Thinking about Music

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Month: September, 2013

Lost in Translation

Watching the DVD about Arvo Part (24 Preludes before a Fugue)  which is obviously in Estonian, but the subtitles are in Spanish which I clicked on to instant translate.

The expression con moto  is rendered as ‘With Bike”.

The Perception of Value

We ascribe value to artworks by a far more complex system that their simple worth. (i.e. what somebody will pay for them)


1)             Tape found in an old art student’s locker – 10 minutes of traffic noise  – somewhat edited and organised.

2)             Same tape found in John Cages’ study, carefully preserved and labelled opus 56.

3)             Same tape in the Hollywood special effect department

4)             Same tape  preserved at the Ministry of Transport to measure traffic noise levels.

I have to wonder if it is actually just the ideas that we pay for. If I hold the idea that the T-shirt I bought that ‘belonged’ to John Lennon is a real artefact, should I be disappointed if I see that 500 similar items were sold by a fraudster? Until the moment that the fraud was revealed I was very happy with my purchase.

Here is an economics scenario  given to me many years ago by a guy who advised Government Economists:

A man arrives at a farm in the morning and the farmer puts him to work picking the harvest at an agreed £50 for the day’s labour.

At lunch-time another person arrives asking for work and again the farmer (realising he needs more help to finish in time) takes him on also for £50 for the day.

Does the first person have any genuine complaint?


How much should I pay for a tape of traffic noise?

The Fog of the Auditory world

The other day I was in my study playing guitar.  My neighbour decided that ‘all day’ was the perfect time frame for 80’s rock music to be playing.  It wasn’t loud but it bothered me so I closed the window. The sound was still there but reduced. It made me think about the way we are supposed to tolerate sounds from all around. The constant drone of traffic, the constant right of a private pilot to make THAT much noise over a village in which I would surely be arrested for the same level of sound, mobile phones!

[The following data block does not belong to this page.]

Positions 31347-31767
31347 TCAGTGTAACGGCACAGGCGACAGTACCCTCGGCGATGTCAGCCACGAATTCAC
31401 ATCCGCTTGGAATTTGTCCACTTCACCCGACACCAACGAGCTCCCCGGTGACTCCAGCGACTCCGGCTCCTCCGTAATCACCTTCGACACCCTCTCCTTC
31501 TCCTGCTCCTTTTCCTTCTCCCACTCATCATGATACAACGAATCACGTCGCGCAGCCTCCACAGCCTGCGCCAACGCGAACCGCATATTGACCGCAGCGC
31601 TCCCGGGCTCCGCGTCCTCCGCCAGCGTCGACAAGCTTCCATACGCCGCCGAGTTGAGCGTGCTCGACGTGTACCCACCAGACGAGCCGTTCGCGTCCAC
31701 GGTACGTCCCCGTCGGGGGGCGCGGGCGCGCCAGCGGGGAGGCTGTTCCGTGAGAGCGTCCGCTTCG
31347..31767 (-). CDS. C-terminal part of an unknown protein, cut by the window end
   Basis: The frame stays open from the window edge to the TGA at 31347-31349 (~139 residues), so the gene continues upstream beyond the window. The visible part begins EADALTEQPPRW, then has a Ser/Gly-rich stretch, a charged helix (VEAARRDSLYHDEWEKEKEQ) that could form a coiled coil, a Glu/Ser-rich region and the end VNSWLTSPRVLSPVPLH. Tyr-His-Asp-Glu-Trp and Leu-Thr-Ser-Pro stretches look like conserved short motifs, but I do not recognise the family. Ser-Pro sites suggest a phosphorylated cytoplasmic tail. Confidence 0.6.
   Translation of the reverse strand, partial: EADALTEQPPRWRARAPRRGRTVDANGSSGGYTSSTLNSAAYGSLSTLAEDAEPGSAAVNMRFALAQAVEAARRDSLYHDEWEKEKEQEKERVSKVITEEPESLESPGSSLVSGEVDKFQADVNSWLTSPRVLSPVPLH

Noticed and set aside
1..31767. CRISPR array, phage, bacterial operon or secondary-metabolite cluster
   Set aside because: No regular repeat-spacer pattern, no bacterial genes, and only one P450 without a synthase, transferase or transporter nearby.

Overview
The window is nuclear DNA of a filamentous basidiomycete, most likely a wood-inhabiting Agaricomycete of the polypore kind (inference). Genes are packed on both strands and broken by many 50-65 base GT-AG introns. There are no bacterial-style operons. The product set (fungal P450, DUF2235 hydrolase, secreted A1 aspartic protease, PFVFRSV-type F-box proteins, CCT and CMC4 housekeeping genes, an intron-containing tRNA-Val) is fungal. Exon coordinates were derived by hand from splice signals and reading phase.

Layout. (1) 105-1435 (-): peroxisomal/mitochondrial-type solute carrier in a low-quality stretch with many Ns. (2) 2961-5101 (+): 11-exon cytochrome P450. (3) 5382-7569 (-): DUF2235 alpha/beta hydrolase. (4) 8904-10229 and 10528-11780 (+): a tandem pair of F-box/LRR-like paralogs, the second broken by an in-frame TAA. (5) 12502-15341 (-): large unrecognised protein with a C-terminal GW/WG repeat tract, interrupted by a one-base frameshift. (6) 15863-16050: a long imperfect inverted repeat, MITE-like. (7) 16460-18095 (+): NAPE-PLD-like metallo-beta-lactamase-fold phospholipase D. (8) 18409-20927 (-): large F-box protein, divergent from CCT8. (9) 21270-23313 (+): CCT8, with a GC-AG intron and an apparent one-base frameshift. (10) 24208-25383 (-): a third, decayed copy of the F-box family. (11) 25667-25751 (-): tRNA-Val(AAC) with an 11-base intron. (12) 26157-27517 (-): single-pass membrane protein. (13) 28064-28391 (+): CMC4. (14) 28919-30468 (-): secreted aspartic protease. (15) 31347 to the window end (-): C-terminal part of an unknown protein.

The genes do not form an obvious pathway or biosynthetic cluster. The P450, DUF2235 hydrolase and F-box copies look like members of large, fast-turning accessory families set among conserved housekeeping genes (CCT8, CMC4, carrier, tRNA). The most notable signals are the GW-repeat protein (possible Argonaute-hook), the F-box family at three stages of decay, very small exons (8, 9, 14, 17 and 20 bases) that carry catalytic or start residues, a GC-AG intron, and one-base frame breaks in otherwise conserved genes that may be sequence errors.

So imagine if you will, that on going to a new art exhibition in a famous gallery you found that the rooms were filled with various levels of mist. From a light film of whiteness to a dense thick impenetrable  cloud such that you could only see the paintings close to. This is how the sound world has become:  People cough in concerts without even trying to mask the sound with their sleeves or even their hands. People eat noisily through films (can a box of pop corn really last that long?). At a solo cello recital in Aldeburgh the other day a couple obviously not used to the fact that this was not television at homer swapping facts about the composer’s life and the soloist’s career in barely whispered asides – all through the playing.

Coming home – I notice that one of my computers delivers a slight  wind sound from its fan. It has smeared over everything I listen to. Ironically it is the computer with my  music library on it. Does anybody make soundproof cases for computers?

There is another sound default at work – the default that everybody will love pop music blasting out – often to drown conversation – especially in public places like restaurants and shops.  Why always pop? is it only young people they are trying to attract? – if we must have other peoples music might it not occasionally be Jazz, Classical, world, singer -songwriter , alternative and so on?  I do not go to the Gym I used to go to because ‘Eye of the Tiger’ type songs play on endless loops.  As a preference, we should expect no background music, that silence be as golden as it used once to be.

Lets win back our auditory space and remove the fog from our listening environment.